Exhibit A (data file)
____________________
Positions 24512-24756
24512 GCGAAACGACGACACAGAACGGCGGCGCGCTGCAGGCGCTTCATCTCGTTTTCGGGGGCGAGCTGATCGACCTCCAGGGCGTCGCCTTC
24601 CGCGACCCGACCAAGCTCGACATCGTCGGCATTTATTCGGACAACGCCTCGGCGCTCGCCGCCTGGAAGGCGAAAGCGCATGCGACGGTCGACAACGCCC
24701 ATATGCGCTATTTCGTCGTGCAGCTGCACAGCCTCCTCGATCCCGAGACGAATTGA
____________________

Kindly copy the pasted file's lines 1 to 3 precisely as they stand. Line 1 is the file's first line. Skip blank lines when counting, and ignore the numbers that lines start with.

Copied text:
Positions 24512-24756
24512 GCGAAACGACGACACAGAACGGCGGCGCGCTGCAGGCGCTTCATCTCGTTTTCGGGGGCGAGCTGATCGACCTCCAGGGCGTCGCCTTC
24601 CGCGACCCGACCAAGCTCGACATCGTCGGCATTTATTCGGACAACGCCTCGGCGCTCGCCGCCTGGAAGGCGAAAGCGCATGCGACGGTCGACAACGCCC